OpenCV  4.10.0-dev
Open Source Computer Vision
No Matches
Adding (blending) two images using OpenCV

Prev Tutorial: Operations with images
Next Tutorial: Changing the contrast and brightness of an image!

Original author Ana Huamán
Compatibility OpenCV >= 3.0

We will learn how to blend two images!


In this tutorial you will learn:

  • what is linear blending and why it is useful;
  • how to add two images using addWeighted()


The explanation below belongs to the book Computer Vision: Algorithms and Applications by Richard Szeliski

From our previous tutorial, we know already a bit of Pixel operators. An interesting dyadic (two-input) operator is the linear blend operator:

\[g(x) = (1 - \alpha)f_{0}(x) + \alpha f_{1}(x)\]

By varying \(\alpha\) from \(0 \rightarrow 1\) this operator can be used to perform a temporal cross-dissolve between two images or videos, as seen in slide shows and film productions (cool, eh?)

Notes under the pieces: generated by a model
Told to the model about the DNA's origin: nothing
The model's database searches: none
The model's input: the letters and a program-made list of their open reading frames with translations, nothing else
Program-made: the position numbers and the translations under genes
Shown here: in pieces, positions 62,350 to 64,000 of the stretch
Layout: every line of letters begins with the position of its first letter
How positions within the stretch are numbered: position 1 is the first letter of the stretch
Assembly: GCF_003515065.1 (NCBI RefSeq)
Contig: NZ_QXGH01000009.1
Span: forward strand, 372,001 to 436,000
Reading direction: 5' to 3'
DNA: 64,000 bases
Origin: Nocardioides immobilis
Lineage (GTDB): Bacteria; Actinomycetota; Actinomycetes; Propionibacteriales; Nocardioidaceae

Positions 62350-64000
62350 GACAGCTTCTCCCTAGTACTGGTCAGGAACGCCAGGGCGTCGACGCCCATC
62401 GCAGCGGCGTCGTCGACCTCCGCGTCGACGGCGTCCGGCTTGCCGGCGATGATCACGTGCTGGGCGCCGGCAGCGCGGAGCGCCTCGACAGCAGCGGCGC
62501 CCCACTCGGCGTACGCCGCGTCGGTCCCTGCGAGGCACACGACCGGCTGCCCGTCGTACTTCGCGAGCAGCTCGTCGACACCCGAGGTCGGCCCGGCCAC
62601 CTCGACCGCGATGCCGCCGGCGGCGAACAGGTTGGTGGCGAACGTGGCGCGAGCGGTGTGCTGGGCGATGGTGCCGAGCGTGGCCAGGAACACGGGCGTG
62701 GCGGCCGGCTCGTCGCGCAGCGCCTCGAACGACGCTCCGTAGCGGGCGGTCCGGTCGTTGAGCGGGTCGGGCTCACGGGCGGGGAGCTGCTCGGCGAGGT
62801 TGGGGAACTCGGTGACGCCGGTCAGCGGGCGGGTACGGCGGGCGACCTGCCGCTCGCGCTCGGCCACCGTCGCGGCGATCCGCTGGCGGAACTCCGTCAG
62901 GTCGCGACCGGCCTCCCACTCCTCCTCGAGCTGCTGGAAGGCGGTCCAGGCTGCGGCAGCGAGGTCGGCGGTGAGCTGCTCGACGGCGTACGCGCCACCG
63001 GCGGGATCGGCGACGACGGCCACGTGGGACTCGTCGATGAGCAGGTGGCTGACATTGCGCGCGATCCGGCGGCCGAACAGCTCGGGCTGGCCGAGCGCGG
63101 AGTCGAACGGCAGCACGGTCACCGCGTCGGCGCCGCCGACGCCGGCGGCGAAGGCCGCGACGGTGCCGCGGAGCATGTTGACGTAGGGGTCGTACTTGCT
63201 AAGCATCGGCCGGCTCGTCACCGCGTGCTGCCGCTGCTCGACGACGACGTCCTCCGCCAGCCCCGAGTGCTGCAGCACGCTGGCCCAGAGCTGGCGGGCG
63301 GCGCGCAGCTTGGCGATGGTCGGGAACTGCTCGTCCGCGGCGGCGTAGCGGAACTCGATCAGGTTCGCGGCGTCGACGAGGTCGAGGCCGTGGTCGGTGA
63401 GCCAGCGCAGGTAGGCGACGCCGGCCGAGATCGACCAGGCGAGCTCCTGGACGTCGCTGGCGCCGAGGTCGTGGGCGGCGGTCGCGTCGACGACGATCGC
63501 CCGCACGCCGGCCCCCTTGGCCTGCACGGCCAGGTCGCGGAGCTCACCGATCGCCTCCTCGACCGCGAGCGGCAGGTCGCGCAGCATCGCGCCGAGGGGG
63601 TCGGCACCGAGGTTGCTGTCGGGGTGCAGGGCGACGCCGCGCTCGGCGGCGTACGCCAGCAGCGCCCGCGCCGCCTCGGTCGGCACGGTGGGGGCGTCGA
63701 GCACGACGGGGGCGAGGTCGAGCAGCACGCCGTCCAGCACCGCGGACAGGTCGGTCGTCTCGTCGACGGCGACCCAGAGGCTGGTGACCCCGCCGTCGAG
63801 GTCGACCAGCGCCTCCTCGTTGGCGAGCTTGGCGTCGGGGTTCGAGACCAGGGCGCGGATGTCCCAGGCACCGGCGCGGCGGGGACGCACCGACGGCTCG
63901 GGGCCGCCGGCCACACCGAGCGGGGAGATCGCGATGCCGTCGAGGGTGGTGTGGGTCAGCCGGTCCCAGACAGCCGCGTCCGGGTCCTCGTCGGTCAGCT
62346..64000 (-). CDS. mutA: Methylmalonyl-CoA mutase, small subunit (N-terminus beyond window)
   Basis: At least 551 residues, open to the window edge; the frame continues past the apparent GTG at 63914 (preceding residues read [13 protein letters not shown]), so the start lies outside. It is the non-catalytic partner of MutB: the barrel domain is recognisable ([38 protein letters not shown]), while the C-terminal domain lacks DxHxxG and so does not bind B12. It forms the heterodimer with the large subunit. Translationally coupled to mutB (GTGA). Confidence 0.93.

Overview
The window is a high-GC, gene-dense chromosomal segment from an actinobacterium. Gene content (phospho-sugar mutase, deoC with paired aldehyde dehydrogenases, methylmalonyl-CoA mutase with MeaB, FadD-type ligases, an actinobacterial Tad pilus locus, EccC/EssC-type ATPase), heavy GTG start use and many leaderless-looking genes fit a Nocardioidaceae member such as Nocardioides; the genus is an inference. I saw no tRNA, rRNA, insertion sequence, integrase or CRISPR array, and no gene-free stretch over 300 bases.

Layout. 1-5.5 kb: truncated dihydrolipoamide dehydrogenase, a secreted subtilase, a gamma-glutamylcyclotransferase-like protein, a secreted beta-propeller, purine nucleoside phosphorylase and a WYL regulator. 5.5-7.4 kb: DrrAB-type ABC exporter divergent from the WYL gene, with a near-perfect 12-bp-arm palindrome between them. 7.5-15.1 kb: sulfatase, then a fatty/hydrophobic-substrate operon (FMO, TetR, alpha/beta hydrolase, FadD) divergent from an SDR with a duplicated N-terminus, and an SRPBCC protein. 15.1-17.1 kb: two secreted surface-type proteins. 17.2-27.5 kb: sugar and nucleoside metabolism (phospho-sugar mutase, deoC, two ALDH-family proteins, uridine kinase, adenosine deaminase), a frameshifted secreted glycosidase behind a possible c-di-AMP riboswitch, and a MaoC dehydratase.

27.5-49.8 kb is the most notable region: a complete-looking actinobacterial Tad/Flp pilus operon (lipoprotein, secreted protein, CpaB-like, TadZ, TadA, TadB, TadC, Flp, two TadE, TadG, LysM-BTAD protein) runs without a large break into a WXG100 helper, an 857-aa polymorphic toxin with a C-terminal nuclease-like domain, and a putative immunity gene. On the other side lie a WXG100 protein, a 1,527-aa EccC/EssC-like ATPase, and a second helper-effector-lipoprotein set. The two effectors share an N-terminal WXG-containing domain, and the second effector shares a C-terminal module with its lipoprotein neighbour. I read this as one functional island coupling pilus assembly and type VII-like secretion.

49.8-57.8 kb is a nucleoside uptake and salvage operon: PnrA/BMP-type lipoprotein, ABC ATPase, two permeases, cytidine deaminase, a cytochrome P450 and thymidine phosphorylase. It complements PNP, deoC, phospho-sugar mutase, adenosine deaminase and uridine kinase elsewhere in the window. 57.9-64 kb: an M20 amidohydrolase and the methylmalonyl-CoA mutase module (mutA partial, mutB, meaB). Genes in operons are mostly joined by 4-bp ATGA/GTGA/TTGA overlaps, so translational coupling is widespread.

Source Code


Since we are going to perform:

\[g(x) = (1 - \alpha)f_{0}(x) + \alpha f_{1}(x)\]

We need two source images ( \(f_{0}(x)\) and \(f_{1}(x)\)). So, we load them in the usual way:

We used the following images: LinuxLogo.jpg and WindowsLogo.jpg

Since we are adding src1 and src2, they both have to be of the same size (width and height) and type.

Now we need to generate the g(x) image. For this, the function addWeighted() comes quite handy:

since addWeighted() produces:

\[dst = \alpha \cdot src1 + \beta \cdot src2 + \gamma\]

In this case, gamma is the argument \(0.0\) in the code above.

Create windows, show the images and wait for the user to end the program.